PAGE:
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First AppearanceAge of Empires III: The Asian Dynasties
Light Infantry
Cost50 Wood Resources wood,
100 Food Icon food
Age AvailableColonial Age
Ages colonial
Base Hit Points165
Resists50% vs. Ranged
Melee Damage8
Melee Multipliersx1.5 vs. Heavy Infantry
x0.5 vs. Cavalry
x0.5 vs. Light Infantry
Range Damage18
Range MultipliersSame as melee
Area of Effect2
Siege Damage15
Siege Range10
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The Chakram is a Indian native warrior featured in Age of Empires III: The Asian Dynasties. It can be acquired once a Trading Post is built on a Udasi Settlement.


The Chakram is a Native unit similar to the Grenadier, as it attacks with exploding hoops. The exploding hoop effect is not the hoop exploding, it is the ability of a hoop to ricochet off of shields, armor or even flesh, doing area damage to nearby soldiers. It can be trained from a Trading Post built on a Udasi Temple site. The temples required can be found on maps around India, such as Deccan. They can also be sent from a Home City. They are one of the most powerful native unit, and as they are they are also only archers with splash damage,that makes them are very difficult to counter. If used properly they can wipe out an entire army. They are also excellent for raiding enemy settlers or villagers, killing several villager or settlers by one hoop.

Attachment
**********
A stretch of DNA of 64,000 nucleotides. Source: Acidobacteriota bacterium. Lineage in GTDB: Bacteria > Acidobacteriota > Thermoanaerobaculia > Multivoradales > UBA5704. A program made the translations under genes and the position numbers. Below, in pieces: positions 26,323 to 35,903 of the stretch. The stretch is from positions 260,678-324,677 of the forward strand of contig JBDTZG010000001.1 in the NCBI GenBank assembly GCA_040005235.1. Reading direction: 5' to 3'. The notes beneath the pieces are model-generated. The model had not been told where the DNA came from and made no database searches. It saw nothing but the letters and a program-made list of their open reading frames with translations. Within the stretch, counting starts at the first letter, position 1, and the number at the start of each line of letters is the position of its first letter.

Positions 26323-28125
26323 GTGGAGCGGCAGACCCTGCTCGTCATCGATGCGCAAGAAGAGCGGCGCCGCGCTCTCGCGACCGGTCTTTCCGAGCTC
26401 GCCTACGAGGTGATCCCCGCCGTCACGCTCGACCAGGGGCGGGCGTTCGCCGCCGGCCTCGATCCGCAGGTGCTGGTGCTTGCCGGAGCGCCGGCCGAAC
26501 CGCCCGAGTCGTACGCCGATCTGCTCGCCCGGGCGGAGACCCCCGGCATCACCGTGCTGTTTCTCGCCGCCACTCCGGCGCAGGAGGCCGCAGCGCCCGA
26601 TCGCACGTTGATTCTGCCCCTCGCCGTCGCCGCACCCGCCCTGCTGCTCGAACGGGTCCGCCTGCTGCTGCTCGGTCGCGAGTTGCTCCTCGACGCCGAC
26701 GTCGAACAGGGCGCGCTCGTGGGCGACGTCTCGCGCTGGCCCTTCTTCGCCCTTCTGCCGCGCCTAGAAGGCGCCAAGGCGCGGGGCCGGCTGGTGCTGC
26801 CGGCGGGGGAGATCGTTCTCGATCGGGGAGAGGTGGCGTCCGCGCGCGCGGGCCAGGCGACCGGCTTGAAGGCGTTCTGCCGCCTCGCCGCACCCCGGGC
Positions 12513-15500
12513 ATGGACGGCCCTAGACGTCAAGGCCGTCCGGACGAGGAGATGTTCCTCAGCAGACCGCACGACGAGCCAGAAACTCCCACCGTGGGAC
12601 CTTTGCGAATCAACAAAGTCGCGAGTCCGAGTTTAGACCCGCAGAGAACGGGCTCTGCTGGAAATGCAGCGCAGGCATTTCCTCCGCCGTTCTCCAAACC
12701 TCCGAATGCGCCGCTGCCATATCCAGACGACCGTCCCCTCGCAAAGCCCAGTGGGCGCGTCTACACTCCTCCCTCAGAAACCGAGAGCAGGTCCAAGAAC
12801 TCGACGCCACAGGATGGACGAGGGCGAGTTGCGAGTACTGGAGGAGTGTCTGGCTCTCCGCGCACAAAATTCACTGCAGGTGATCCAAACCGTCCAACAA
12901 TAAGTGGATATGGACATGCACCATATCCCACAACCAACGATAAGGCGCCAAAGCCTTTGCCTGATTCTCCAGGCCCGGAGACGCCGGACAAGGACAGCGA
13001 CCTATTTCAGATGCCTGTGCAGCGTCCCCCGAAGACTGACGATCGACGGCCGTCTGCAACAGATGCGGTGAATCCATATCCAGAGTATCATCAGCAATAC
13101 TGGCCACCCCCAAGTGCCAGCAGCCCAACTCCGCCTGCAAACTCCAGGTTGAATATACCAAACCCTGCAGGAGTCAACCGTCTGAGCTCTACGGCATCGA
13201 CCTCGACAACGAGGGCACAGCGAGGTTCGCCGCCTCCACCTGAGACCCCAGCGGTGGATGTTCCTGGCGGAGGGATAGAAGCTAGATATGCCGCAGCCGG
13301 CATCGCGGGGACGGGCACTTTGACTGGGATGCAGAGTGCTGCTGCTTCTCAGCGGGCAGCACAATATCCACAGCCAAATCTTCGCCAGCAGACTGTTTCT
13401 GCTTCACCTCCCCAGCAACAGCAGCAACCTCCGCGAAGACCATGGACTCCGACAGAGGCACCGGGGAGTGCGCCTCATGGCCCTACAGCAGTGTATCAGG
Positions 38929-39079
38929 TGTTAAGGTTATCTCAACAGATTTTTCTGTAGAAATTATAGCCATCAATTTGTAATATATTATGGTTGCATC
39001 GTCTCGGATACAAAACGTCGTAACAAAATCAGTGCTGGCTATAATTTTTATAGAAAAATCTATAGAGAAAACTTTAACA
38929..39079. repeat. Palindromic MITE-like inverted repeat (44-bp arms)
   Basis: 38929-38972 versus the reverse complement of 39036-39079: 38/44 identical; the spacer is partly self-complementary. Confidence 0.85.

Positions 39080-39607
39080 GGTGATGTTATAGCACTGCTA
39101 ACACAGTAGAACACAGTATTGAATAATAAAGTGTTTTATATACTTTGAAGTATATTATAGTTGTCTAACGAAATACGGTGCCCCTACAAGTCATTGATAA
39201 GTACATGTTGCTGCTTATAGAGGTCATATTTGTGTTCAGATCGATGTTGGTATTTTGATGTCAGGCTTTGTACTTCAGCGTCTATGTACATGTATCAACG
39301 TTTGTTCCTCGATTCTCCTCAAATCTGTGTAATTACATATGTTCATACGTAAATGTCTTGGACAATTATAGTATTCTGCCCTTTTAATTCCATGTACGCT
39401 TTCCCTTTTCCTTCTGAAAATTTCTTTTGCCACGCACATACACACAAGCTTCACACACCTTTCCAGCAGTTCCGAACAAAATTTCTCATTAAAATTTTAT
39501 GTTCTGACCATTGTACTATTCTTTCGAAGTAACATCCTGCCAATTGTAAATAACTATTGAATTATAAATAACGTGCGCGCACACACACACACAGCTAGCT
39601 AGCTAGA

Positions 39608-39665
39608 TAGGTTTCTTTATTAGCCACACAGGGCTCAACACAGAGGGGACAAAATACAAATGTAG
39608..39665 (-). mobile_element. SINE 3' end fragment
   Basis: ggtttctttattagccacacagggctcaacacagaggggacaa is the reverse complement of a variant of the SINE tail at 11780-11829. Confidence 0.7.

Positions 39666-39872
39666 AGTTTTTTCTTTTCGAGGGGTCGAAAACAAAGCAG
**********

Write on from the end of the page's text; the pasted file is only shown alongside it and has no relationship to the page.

The chakram is a throwing weapon from India. Its shape is of a circle with a sharp outer edge from 12–30 centimeters (4.7–12 in) in diameter. It is also known as chalikar or circles.

Unlike Chinese wind and fire wheels, which are generally larger and used as melee weapons only, the chakram was designed to be thrown but could also be used in-close. Because of its aerodynamic circular shape it is not easily deflected by wind.

Earliest references to the chakram come from the Indian epics Mahabharata and Ramayana where the Sudarshana Chakra is the weapon of the god Vishnu. Chakradhaari ("chakram-wielder," or simply "circle-man") is a name for Krishna. The chakram was later used extensively by the Sikhs as recently as the days of Ranjit Singh. It was often associated with Sikhs because of the Nihang practice of wearing chakram on their arms, around the neck and even tied in tiers on high turbans.

From its native India, variations of the chakram spread to other Asian countries. In Tibet, Malaysia, and Indonesia, the chakram was not flat but torus-like. The Mongol cavalry used a similar throwing weapon with spiked edges.


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